Dessert comes in the form of Food for Threadbare Gourmets, an addition that I read and confess I may never put to good use for lack of skill and an abundance of ineptitude in the kitchen. But it is written by you and as such, every bit is savored.

    From the glen where your rich table is set emanates the soft sound of contented sighs.

    Kia Ora,

    Doug

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    • Dearest Doug,
      You spoil me with your beautiful comments – what a delicious way to think about the blog… I would certainly love to feast you, rather than give you what I suppose would be called a virtual feast!
      What a gorgeous metaphor -‘ wipe our plates with the crusts of a paragraph revisited or a scene re-imagined” … I love it…
      I never visualised you reading the recipes…I hope some of them make your mouth water!
      With love, dear friend

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  6. Behind the Story

    I love that you speak well of black swans. I immediately googled them and found that they’re quite beautiful with their bright red bills. Their feathers make a lovely evening gown.

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    • Yes, … I think I would speak well of any creature… I always feel so sad when one or other is demonised and dislike or disapproval is heaped on them… they are beautiful aren’t they? So good to hear from you, thank you..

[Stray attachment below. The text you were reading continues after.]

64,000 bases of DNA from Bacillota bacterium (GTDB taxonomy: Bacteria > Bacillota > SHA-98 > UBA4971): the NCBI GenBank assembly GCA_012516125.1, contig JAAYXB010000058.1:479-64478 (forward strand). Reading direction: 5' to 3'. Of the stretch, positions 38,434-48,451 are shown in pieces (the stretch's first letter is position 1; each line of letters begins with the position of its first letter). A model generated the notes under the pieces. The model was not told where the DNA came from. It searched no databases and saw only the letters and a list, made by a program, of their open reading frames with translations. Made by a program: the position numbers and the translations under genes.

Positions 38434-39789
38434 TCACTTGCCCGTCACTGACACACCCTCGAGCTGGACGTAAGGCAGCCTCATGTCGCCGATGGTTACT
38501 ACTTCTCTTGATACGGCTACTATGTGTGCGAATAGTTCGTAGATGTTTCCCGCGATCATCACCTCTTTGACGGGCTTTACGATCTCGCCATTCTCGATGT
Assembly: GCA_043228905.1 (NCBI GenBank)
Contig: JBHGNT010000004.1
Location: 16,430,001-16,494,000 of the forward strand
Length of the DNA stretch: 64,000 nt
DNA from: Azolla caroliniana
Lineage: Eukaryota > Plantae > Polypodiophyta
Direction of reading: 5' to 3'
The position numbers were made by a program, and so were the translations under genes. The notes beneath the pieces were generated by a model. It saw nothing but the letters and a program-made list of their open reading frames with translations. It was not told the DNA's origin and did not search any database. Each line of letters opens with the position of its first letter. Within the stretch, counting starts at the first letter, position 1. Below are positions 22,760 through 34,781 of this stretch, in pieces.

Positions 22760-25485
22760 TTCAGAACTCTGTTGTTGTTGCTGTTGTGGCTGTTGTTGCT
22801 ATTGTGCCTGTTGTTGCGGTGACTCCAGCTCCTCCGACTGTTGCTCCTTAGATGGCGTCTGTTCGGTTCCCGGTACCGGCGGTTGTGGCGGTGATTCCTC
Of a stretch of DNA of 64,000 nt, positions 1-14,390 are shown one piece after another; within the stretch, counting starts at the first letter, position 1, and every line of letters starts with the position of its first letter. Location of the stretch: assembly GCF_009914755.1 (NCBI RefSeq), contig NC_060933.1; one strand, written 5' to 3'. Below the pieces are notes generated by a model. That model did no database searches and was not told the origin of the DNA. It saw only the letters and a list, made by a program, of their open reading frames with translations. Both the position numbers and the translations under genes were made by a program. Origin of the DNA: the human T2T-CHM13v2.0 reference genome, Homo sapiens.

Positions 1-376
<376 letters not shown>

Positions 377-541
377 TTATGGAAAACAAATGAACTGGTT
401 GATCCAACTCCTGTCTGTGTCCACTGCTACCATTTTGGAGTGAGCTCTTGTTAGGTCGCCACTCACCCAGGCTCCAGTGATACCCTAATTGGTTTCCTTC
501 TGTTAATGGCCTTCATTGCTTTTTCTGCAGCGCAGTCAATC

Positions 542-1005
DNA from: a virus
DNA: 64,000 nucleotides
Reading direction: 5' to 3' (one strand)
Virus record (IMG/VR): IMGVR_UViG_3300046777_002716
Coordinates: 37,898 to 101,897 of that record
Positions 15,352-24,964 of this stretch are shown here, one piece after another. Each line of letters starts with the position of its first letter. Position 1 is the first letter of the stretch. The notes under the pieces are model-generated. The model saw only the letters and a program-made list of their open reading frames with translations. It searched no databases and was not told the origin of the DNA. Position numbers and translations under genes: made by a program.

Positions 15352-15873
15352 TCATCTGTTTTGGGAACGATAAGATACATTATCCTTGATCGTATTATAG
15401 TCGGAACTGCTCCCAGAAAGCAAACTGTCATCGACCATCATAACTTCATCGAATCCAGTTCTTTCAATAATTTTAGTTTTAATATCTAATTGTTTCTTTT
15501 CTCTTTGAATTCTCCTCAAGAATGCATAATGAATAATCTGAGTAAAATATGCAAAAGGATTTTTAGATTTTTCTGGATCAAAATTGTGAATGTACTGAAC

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  7. The creatures small have no less rights than us

    Peace and blessings,
    Eric

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  8. I love watching the swans and paradise ducks with their little ones. We have some beautiful places for birdwatching around Christchurch, but, as you show in your post, there is also plenty of bird life to watch on the home front. Your recipe this week is intriguing. I have leeks in the garden but am lacking a cauliflower so that is a recipe to put on hold. Speaking of family affection, have you seen the lovely official christening photos of Prince George? Gorgeous, gorgeous.

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  9. You tell a beautiful tale of such diversity there that I could almost see it. I’m very lucky to have a Heritage Park as a close neigbour and often see a black swan on one of the Monks Fish Pools with a few white ones and we do get the ducks crossing the road and walking their charges past the shops.
    Thanks for a lovely start to my day.
    xxx Huge Hugs xxx

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    • Thank you David, that’s a lovely thought that the post gave your day a good start…
      Ducks are delicious aren’t they, the way they waddle along followed by their little crocodile of furry bodies…XXX

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  10. I love black swans, too!

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  11. I just received a message from a friend in ChCh who slowed down for ducks crossing the road and was hit by another car from behind. It’s not just dangerous for the ducks it seems. Best to drive cautiously during the season. Happy that egg hatched ok too 🙂